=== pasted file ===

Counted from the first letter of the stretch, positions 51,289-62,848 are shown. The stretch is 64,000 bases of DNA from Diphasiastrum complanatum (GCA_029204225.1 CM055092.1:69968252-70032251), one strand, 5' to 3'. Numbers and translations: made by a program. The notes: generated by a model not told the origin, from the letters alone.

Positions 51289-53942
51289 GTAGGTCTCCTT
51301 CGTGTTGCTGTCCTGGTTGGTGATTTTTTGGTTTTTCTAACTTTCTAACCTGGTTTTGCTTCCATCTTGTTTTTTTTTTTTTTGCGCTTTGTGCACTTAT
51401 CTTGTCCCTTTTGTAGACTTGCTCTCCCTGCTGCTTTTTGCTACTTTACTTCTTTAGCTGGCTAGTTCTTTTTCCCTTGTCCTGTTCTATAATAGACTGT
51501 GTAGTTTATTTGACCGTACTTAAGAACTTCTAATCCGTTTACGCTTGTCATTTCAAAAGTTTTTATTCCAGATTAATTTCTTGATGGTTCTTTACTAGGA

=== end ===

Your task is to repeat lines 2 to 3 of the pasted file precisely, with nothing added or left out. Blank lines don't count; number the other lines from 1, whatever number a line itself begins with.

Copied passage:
Positions 51289-53942
51289 GTAGGTCTCCTT